# Fifteensquared

## Guardian, 24447/Araucaria – In hot water

Posted by Ciaran McNulty on July 22nd, 2008

Araucaria as the setter for my first blog was a bit intimidating, but once the long clues around the edge were solved the middle opened up. Getting 1A in particular fairly quickly was a morale booster.

Key:
dd = double definition
cd = cryptic definition
* = anagram
< = reverse

 Across 1 GO OFF AT A TANGENT GOOF FAT A TAN GENT 9 TROUT FARM Presumably TR is trawl, OUT FAR + M 10 BY GUM cd 11 NORTHAM ROTHMAN* – a small town in Devon 12 OIL BATH OATH around 1 LB 13 ALL AND SUNDRY A LAUNDRY with A replaced by LANDS 14 OPPRESS OP + PRESS 17 ADDED UP DEAD* +

### 13 Responses to “Guardian, 24447/Araucaria – In hot water”

9 across. Tr is some trawl.

Typo at 26. Should be gagster.

2. Andrew says:

20dn – it’s EG (=say) in INTER (=between). “Say” seems to be doing double duty here – it’s also being used to say that 1 and 2 are examples of integers.

22ac – “eye-drop” is used by Shakespeare to mean “tear” in Henry IV part 2 (thanks to Mr Google for this)

7dn – I didn’t get the significance of “if used”.

In general I found this puzzle very easy indeed – even when the answers were obscure to me (FITCHEE and NORTHAM), or where the wordplay took some working out, there was enough information in other parts of the clue. As you say, getting an easy long 1 across is always a good start.

3. Matthew says:

22 down: Accoring to Chambers, tear is a Shakespearean meaning of “eye-drop”.

8 down is (MOTHERS POET SPIN)*

I suppose that 20 down in meant to be EG in INTER, but I really think that “say” is a necessary part of the definition.

4. Ciaran McNulty says:

Andrew, if the term ‘englander’ is used in a sentence it can be ‘little’ or ‘new’ ?

Thanks for the explanation of INTEGER – I hadn’t spotted that ‘say’ was part of the wordplay.

5. harry says:

unusually for Auracaria a couple of nitpicks – 7dn – “one of us”, well I’m Scottish, and 30ac – Burke and Hare were murderers, not resurrectionists, they killed their victims, rather than dig them up

6. John H says:

According to Wikipedia, Burke and Hare started as resurrection men but rapidly moved on to murder.

7. Dave Ellison says:

I am English and have lived in Scotland for the last 26 years, and Harry’s sentiment occurred to me as I filled in 7d. However, I thought perhaps the “if used” was added to cover non-English solvers, but couldn’t quite work it out.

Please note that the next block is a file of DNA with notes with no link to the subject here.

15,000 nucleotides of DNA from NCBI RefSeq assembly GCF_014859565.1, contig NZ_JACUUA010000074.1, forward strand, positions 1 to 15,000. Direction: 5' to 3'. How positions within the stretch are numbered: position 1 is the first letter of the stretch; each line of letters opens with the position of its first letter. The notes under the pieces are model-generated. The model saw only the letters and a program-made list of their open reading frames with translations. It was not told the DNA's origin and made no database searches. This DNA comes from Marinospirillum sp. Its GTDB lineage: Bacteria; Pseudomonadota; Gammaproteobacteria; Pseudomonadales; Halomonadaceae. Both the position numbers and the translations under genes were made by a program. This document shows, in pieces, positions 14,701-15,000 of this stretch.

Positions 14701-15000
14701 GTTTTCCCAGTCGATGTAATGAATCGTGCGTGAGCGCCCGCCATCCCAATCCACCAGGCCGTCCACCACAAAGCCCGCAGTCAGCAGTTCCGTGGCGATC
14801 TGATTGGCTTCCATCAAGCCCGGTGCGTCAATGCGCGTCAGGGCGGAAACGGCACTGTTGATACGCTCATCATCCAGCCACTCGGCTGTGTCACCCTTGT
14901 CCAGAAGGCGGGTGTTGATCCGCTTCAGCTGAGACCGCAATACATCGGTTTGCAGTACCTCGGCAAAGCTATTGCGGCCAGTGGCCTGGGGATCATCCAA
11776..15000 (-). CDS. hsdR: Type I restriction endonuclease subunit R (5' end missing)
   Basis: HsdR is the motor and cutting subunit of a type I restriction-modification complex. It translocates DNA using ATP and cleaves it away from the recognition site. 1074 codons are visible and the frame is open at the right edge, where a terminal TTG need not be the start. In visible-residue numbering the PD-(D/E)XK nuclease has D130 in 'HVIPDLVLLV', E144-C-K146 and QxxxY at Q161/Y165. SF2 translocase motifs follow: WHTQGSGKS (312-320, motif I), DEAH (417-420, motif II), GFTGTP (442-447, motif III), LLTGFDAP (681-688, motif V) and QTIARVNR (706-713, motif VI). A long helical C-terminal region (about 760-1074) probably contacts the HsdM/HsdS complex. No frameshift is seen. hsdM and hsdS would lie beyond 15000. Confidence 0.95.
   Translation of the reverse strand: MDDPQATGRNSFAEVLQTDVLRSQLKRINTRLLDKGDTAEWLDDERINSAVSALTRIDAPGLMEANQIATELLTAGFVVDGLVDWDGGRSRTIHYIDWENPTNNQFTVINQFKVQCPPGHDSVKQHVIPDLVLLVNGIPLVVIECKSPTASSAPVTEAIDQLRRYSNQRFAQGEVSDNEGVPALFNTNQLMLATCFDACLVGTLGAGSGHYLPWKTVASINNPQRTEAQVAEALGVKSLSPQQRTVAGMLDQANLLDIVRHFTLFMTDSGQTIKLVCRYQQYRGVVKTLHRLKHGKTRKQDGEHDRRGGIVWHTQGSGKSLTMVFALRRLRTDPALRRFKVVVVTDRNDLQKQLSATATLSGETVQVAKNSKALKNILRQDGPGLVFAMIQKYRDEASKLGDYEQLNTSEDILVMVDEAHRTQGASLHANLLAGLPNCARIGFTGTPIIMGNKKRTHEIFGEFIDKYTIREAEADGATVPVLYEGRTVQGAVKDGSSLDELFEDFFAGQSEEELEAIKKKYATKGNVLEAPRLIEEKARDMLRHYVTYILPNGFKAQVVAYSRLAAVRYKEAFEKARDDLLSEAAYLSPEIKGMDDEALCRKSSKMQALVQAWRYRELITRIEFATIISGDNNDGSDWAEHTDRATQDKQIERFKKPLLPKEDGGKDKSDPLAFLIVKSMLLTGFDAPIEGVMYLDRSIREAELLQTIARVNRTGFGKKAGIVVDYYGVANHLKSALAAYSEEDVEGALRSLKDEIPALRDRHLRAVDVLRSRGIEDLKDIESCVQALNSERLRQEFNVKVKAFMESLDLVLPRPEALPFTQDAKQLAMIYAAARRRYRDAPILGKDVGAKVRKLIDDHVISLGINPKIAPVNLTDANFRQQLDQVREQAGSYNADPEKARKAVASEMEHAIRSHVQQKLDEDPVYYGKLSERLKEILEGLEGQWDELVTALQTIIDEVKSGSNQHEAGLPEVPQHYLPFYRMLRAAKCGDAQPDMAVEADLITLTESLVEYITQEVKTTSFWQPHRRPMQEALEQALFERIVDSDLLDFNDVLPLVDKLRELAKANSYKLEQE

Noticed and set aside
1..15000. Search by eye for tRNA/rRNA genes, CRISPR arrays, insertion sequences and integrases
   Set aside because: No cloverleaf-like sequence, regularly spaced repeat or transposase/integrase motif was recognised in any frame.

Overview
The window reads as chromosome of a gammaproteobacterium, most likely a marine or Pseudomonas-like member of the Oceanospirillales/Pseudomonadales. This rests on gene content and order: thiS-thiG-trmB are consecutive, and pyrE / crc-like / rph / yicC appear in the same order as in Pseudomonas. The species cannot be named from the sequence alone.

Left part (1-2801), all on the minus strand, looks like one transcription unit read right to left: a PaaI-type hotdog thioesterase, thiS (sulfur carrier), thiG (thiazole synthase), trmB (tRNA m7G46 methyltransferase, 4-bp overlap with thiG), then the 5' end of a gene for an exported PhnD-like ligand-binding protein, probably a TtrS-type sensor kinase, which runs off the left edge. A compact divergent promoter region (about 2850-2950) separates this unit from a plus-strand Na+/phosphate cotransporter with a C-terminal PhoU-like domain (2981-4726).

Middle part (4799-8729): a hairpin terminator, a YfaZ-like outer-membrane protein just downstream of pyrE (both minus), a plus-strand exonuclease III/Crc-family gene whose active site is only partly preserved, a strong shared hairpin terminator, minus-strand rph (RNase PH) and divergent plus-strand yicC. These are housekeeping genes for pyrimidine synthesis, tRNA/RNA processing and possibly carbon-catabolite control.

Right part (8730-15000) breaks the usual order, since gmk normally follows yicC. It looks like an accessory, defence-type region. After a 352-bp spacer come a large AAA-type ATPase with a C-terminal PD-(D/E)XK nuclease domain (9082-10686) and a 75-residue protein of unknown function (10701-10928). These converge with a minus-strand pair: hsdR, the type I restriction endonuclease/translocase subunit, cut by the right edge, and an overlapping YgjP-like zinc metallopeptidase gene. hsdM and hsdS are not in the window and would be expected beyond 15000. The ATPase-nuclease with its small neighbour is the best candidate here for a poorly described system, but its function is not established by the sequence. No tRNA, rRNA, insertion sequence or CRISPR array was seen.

I also thought this was a very easy Araucaria, finishing it in about 17 minutes, a PB.

8. Jim says:

Harry, even a Scotsman is presumably a member of the UK and therefor “one of us”…so, no griping please from Scotland, Wales or N. Ireland. I, as a Yank, however, take umbrage!

9. golgonooza says:

I enjoyed this one! Fairly simple as people say. I thought 8dn was interesting having the wordplay in the middle and the definition at both ends – ie Tom was a pipers son and a pig nicker.
30ac seems to me further confirmation that Araucaria is a bit of a reader of Crime fiction – especially the novels of Ian Rankin – he’s referred to him before in his clues. I think Ian Rankin is also a fan of Araucaria’s crosswords!

10. Mart says:

Good crossie today – some easy, a couple of obscurities, the rest somewhere inbetween, and just about finishable for a novice like me (with a bit of web help). Araucaria is usually too hard, but today’s was pitched just right.

11. Kalowski says:

7d should not be “offensive”. The little or new Englander is the one doing the talking. It’s not one of us (solvers), it’s one of us Englanders could be little or new

12. JimboNWUK says:

In 7d I assumed that the “if used” meant “if US’d” – i.e if used in America – the Englander would be ‘New’ as a New Englander is an inhabitant of one of the NE coastal ‘New England’ states of Maine, New Hampshire, Vermont, Massachusetts, Rhode Island or Connecticut. I was also amused to wonder if ol’ MonkeyPuzzle was accusing the Guardian readership of being insular “Little Englanders” who want no truck with, for example, the EU.

13. Chris says:

Jim, being part of the UK does not make you an Englander! Being from England makes you an Englander, and that’s only one bit of the UK.

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